Why crash diets don’t work

They may sound appealing, but they’re not sustainable
Published December 10, 2020

You’ve heard about all sorts of diets and quick fixes for weight loss – we all have. But here’s the thing, if you’re looking for sustainable weight loss and good health, they’re not the solution.

“A ‘crash diet’ by definition is something temporary, a phase,” says Julie Mancuso, registered nutritionist and owner of JM Nutrition. “Crash diets are popular because we live in a world of instant gratification teeming with quick fixes for just about everything. As a result, crash diets are often attempted by those who have trouble sacrificing the immediate for long-term gain. They simply want a quick and simple solution to a complicated, multi-faceted problem.”

She adds, “Let’s face it, people are bombarded with seemingly instant remedies from every angle these days. And so they believe that quick fixes are not only possible, but to be expected. Unfortunately, that’s not how things work in real life.”

While you may see a decrease in the number on the scale initially, it won’t last, nor will it improve your health, adds Dr. Lisa Young, PhD, RDN, author of Finally Full, Finally Slim.

The reason being, she says, “Weight lost during crash diets generally comes from water and lean muscle, not from body fat.”

For change to be sustainable over the long term, Mancuso says a solid foundation must be built – “a foundation that includes an educational component, practical strategies to tackle setbacks and avoid pitfalls, and of course, accountability.”

Choosing to try crash diets is also often motivated by vanity, Mancuso says, and while vanity can be a powerful motivator, it’s a superficial one.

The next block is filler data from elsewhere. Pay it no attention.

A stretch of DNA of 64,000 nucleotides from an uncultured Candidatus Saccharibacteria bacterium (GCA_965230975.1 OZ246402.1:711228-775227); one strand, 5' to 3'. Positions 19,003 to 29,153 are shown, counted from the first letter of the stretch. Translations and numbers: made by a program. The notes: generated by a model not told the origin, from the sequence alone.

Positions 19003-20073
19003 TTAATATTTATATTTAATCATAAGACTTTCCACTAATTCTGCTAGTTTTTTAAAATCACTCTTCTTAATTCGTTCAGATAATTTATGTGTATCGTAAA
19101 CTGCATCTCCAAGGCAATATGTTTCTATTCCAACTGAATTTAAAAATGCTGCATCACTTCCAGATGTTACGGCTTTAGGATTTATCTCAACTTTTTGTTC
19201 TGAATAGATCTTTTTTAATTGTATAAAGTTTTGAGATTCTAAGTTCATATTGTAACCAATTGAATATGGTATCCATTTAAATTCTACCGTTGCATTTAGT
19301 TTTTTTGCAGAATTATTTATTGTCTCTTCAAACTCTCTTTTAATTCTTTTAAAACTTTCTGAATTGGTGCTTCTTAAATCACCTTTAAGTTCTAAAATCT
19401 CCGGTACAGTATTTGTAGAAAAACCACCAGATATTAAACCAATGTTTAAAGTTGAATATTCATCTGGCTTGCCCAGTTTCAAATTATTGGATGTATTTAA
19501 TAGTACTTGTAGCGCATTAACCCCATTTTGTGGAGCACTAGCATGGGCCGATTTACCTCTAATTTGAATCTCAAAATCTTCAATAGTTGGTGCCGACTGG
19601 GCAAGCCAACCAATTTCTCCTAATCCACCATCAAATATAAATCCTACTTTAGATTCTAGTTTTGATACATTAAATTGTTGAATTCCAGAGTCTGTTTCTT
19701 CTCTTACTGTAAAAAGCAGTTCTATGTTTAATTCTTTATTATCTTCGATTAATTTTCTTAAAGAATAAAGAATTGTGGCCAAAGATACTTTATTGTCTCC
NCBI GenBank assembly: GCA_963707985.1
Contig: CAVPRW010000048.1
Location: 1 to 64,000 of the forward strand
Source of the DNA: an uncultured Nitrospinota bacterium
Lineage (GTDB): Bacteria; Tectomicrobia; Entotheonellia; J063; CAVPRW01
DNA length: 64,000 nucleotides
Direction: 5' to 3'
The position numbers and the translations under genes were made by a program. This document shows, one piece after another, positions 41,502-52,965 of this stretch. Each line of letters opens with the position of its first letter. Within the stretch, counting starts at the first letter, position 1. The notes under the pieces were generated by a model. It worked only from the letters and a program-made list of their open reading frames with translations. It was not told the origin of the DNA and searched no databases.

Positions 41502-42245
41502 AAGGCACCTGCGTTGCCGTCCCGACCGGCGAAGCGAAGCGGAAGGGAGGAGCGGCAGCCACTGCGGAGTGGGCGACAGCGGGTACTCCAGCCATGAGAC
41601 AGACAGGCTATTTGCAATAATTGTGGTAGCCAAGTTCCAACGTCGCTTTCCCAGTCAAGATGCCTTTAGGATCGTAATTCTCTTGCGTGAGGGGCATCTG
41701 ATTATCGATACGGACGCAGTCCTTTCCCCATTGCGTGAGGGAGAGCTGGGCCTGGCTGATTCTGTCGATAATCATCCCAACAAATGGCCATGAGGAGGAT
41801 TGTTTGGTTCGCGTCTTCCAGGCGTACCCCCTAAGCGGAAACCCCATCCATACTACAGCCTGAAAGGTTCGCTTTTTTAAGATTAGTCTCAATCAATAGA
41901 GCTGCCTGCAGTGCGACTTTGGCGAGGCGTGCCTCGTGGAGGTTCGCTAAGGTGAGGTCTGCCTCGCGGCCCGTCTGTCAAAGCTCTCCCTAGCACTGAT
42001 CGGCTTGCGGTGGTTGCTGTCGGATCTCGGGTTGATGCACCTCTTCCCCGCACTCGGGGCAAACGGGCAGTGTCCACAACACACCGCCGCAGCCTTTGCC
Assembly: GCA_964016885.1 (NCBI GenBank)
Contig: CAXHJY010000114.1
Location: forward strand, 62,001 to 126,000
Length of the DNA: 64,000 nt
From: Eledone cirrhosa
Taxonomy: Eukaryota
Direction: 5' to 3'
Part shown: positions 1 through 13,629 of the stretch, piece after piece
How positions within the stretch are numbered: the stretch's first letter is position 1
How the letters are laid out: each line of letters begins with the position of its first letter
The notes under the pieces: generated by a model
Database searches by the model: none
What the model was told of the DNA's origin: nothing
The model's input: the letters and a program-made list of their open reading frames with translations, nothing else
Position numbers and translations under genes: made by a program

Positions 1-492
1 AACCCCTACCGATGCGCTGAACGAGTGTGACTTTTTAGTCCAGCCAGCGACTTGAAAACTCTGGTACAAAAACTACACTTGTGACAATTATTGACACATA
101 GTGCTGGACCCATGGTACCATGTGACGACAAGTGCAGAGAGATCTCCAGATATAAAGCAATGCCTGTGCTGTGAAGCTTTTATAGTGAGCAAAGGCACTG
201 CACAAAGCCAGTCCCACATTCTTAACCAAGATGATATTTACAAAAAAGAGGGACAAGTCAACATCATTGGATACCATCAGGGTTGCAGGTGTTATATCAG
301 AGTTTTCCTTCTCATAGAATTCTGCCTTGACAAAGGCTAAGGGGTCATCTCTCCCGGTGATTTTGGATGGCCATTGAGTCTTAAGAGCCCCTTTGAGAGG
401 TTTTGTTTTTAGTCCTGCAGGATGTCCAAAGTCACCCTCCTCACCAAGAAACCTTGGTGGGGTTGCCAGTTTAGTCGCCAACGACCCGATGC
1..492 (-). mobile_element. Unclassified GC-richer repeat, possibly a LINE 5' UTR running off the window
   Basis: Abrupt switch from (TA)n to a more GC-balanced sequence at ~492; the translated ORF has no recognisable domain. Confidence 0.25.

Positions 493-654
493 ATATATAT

“That is, [people] want to look good first and be healthy and nourish the body second,” she says. But, she explains, optimum health is what truly matters. Understanding this can help people see the journey toward achieving health and fitness goals is a gradual, unhurried one.

Another main reason diets don’t work, Mancuso says, is because they often centre on deprivation.

“While going from one extreme to another may work for some, the near shock of removal of certain highly palatable foods, whose consumption is a firmly ingrained habit, is rarely a recipe for long-term success,” she says.

Licensed psychologist Dr. Rebecca Leslie says she discusses crash dieting and food issues with her patients all the time.

“Crash diets lead to weight loss and subsequent weight gain,” she says. “This causes weight cycling, which is harmful for your health.”

Crash diets also often leave people feeling restricted, she says.

“You think about all the foods you cannot have. It is human nature, when we are told not to do something, or we can’t do something, to want to do it more. You can think about the kid who is told, ‘Please don’t open the closet.’ Now, all he or she wants to do is open the closet. Food restriction creates food cravings and increases the drive to overeat. Being told we can’t have x, y and z food after a period of time tends to lead to people rebelling and then eating all of the foods they were not allowed to have.”

“Psychologically, it’s also very difficult to sustain these diets and creates a diet mentality of being either on or off a diet,” Young adds. “A healthier way to lose weight is to create a lifestyle plan and focus on portion control and what you can eat.”

And, deprivation can also take another form, Mancuso says. “When people resort to crash dieting, they often eliminate many foods from daily consumption, including healthy, nutrient-rich ones. Nutrient deprivation can be detrimental to one’s health, manifesting itself in all sorts of unpleasant symptoms and potentially affecting our food choices.”